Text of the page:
Man, this tunnel cutting through the sheer face of the rocks between Zion and Bryce was a tribute to mankind's industriousness. One mile long and a hand-cut road leading to it, it was as amazing as the natural features. And this was way up above the valley floor, too!

I can't even remember the highway this was on (50, maybe), but it was a typical Nevada drive, straight and boring. But these hand-placed rocks were actual words that folks had stopped and created on the side of the road. Mostly names and dates, but I found a lot of slogans, too. And they went on for probably 30 miles! There must have been a million of these creations, and there was no telling how long some of them had been there. On this desolate and lonely back road in the middle of nowhere, miles from any town. Ain't America grand? Finding things like this just inspire you.

More impressive hoodoos from Bryce. The color was just right at that time of day. Don't you wonder what's on top of those stacks?

This was one of many striking formations in Monument Valley NP, and again the pictures just don't give you a clue as to the feeling you get when you walk up and touch one of them. I am sure that the older indian tribes found them sacred, but the ones that I met there were only using them to glean money from us all. I could be wrong, but I doubt they held them in as high regard as the tourists did.

A dust storm started picking up as I meandered through the valley, and it eventually chased me out of there. That, and the lightning strikes hitting the ground from the nearby thunderheads moving my way. The word Grand was created in this valley when it was added to the English vocabulary, I'm sure of it.

Another shot of the Quaking Aspen forest above Zion. You can tell I was mesmorized. Note the hand-built structure created, no doubt, by a strong pioneer a hundred years ago that was on his own up here at 8000 feet. John Muir would have loved this place.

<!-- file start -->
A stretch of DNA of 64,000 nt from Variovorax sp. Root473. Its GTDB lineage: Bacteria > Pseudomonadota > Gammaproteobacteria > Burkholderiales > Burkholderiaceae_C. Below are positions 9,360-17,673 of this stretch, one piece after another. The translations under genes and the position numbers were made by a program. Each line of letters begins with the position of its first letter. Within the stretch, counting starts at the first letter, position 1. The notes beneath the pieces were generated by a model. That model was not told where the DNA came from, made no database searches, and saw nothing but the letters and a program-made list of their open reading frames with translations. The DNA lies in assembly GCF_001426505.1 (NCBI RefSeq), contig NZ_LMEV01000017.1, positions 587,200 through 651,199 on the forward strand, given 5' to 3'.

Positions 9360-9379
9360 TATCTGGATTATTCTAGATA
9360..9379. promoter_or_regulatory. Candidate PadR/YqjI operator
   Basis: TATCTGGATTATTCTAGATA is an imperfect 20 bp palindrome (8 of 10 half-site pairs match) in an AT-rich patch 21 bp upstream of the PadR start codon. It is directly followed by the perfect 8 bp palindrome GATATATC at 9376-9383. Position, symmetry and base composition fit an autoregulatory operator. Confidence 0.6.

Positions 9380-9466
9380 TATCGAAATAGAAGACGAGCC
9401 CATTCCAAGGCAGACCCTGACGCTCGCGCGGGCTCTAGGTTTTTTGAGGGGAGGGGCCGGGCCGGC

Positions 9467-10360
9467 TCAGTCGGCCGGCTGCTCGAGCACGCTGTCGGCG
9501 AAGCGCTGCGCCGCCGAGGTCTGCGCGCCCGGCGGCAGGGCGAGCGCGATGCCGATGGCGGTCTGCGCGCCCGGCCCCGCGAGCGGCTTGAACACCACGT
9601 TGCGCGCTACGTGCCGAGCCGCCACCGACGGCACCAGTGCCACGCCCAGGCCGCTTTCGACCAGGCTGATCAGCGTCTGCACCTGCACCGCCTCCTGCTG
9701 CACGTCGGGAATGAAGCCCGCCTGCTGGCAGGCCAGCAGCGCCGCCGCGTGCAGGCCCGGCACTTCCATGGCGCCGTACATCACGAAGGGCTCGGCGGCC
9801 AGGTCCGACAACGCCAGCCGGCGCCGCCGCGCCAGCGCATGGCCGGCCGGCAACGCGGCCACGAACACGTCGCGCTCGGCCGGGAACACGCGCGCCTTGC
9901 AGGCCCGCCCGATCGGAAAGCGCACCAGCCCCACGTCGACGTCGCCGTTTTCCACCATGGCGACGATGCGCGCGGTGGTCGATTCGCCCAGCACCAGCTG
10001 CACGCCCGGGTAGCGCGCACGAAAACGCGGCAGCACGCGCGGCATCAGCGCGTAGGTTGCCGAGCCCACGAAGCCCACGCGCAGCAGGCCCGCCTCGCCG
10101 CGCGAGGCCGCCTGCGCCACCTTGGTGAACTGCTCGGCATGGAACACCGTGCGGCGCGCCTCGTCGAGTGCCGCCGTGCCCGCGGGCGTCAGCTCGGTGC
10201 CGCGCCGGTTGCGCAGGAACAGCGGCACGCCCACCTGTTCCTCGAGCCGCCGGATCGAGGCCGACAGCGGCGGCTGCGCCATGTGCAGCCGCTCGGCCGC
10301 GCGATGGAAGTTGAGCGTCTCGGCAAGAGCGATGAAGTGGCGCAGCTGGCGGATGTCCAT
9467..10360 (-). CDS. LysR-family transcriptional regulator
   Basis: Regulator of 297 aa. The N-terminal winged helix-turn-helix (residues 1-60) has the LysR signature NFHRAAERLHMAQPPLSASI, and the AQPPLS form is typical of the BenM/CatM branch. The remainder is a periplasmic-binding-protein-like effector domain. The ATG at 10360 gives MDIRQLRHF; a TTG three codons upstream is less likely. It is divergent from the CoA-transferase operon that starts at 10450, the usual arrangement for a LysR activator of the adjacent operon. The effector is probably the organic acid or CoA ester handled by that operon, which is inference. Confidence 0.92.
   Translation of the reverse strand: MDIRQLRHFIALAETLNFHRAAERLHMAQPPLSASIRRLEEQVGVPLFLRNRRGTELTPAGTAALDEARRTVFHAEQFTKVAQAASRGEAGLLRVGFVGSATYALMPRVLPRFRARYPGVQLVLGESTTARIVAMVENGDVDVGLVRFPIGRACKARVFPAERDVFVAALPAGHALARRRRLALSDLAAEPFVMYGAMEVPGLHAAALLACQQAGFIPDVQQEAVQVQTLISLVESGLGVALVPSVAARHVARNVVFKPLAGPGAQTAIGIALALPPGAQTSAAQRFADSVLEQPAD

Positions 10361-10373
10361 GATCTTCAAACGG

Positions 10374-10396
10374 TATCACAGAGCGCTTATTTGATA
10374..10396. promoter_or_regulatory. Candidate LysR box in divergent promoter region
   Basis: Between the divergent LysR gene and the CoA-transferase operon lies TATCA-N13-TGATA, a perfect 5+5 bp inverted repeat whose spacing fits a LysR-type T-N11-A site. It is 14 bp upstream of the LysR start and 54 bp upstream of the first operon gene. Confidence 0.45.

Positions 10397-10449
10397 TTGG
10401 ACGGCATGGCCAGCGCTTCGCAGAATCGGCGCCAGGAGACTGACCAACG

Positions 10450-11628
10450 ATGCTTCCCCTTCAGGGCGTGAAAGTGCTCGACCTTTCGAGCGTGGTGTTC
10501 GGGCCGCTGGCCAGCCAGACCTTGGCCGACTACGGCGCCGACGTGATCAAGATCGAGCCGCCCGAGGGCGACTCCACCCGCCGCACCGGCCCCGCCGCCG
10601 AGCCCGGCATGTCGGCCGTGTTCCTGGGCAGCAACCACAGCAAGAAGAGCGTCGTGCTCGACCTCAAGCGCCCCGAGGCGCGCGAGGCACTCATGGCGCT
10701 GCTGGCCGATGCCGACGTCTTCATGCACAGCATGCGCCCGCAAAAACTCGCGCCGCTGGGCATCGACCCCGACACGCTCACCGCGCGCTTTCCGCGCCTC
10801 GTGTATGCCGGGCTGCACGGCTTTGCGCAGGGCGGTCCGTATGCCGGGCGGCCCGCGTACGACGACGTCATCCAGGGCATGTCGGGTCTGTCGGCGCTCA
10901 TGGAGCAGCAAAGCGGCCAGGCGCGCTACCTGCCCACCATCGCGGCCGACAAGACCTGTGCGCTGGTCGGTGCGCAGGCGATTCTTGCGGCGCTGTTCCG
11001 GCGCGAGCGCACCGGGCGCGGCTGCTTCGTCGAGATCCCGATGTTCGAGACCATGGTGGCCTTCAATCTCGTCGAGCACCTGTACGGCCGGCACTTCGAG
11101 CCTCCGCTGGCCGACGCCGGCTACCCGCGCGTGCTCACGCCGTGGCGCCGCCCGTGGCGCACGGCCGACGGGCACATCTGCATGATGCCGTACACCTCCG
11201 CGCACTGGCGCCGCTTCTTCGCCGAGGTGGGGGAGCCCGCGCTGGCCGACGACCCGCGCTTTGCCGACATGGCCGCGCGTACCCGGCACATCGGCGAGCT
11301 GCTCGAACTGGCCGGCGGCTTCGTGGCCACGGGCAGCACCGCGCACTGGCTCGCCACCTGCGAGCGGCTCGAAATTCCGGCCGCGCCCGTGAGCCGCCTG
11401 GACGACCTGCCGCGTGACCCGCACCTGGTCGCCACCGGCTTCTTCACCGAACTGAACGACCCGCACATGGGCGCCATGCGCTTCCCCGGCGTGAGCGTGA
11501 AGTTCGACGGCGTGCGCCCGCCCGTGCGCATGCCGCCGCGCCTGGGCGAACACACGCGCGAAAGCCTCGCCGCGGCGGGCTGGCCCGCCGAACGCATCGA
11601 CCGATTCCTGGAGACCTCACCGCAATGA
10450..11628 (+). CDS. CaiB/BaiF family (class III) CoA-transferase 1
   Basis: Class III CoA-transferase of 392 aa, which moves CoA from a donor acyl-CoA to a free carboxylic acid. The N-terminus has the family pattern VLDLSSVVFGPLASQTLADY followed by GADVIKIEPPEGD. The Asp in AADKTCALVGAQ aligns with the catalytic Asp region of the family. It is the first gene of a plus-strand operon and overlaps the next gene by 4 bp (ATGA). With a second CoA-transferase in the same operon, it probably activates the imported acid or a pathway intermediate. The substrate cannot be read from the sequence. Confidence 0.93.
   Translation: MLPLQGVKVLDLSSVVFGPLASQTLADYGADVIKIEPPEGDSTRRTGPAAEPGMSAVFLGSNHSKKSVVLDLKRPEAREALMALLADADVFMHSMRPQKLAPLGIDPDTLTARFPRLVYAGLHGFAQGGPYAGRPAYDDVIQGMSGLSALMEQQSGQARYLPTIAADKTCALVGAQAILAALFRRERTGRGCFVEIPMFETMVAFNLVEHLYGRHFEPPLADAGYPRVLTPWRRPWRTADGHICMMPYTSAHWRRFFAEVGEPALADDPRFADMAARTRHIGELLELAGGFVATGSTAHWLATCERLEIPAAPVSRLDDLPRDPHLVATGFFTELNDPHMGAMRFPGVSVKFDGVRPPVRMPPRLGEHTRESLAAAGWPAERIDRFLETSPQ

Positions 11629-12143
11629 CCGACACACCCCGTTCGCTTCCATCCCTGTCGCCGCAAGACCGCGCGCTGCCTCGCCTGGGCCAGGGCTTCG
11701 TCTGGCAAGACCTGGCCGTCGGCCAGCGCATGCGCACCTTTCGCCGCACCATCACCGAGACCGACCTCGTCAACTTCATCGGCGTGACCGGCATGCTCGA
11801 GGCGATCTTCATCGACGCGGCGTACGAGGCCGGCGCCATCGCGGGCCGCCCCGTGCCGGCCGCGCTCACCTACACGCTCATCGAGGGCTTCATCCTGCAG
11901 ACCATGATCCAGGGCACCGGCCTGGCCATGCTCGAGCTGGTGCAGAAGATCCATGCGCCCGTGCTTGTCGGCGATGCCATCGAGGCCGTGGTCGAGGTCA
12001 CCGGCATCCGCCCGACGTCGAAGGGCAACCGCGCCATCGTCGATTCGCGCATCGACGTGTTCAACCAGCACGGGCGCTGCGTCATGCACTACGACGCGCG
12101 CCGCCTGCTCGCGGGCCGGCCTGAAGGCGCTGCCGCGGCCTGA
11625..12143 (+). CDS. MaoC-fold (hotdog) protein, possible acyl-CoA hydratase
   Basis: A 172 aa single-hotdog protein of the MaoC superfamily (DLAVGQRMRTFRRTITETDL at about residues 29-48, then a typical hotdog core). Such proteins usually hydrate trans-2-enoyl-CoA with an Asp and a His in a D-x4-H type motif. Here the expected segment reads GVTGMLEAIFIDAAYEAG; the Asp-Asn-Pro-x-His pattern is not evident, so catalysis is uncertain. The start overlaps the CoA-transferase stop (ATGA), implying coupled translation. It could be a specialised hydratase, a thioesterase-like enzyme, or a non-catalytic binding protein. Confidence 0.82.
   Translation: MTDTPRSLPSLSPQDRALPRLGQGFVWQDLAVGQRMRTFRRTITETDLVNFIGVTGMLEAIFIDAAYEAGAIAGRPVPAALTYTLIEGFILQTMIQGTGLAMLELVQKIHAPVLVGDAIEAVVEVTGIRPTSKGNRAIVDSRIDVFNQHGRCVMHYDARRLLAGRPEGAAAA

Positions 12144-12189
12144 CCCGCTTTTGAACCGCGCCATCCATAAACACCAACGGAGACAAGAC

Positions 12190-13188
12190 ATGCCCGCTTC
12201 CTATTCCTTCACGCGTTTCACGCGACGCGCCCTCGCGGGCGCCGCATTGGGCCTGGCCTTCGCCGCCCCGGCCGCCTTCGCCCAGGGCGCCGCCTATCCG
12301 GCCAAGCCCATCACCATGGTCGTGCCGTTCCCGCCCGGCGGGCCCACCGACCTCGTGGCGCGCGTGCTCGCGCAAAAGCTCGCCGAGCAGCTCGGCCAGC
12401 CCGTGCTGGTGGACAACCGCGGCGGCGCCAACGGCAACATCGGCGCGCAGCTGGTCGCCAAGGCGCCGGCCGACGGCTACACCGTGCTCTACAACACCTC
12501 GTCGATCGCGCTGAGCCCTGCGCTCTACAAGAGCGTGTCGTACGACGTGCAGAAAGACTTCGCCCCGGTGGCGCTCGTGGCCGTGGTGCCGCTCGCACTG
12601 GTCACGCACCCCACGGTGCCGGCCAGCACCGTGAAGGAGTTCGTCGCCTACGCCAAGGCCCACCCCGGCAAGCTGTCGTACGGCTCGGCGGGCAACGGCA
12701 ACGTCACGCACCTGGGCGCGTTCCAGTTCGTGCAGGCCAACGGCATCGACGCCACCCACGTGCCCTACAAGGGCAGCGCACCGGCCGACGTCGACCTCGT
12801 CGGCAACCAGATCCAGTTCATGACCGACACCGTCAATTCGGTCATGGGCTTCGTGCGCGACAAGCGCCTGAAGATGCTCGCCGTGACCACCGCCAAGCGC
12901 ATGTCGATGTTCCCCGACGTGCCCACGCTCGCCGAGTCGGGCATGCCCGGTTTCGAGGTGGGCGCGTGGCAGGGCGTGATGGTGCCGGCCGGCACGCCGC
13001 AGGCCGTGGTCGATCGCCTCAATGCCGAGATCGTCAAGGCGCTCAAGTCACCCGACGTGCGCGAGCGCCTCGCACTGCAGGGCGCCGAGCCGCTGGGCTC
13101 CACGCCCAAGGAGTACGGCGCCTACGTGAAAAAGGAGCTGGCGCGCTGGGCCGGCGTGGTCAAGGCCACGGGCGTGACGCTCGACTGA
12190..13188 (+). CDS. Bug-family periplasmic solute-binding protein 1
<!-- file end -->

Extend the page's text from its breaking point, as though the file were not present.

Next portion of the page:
This gas station made me smile as I passed through the Grand Staircase NP in southern Utah. With gas prices at their current high, I'll bet the owners are considering an upgrade. I saw lots of barely-standing buildings that had a modern gas pump all over the states.

Hard to see, but this is upper Glen Canyon and the Colorado river, and the Grand Canyon starts right in front of those far mountains. The tremendous effects of what erosion can do in the sandstone plains around there is truly unbelieveable until you see it for yourself.

This neat old formation is around Monument Valley, and it was quite conspicuous. The Navajo had built these great and expensive round-houses that looked like they were never quite finished, or at least never used. Anyway, the rocks were great!

And this is a view of Zion canyon from above, before you get to the touristy stuff that the Park service loves to channel you into. Hardly anyone ever sees this angle from the looks of the tracks on the 25-mile-long dirt road I was traveling. Oh, if they only knew what they were missing. Maybe it's better that they don't.

Out of breath and limping all the way, there was a newly-discovered (1987) arch in this area of the Grand Escalades that I just had to see. The lizards were HUGE around here, so huge I thought about riding one back to the truck. If you wanna see the arch, you gotta go there yourself!

I can't believe that I didn't even look at my e-mail or cell phone for the entire trip, and I was proud of myself for it in the end. The worl didn't fall apart as I had suspected it would, and the time away helped me gain back the much-needed perspective that was so quickly dwindling in the previous months before I left. Seeing some old friends was an added perk, and I'm already thinking about next year's trip! I can see the importance now of just getting away for more than a week periodically. So, anyone viewing this page, please e-mail me with some other locations that you think I've just gotta see.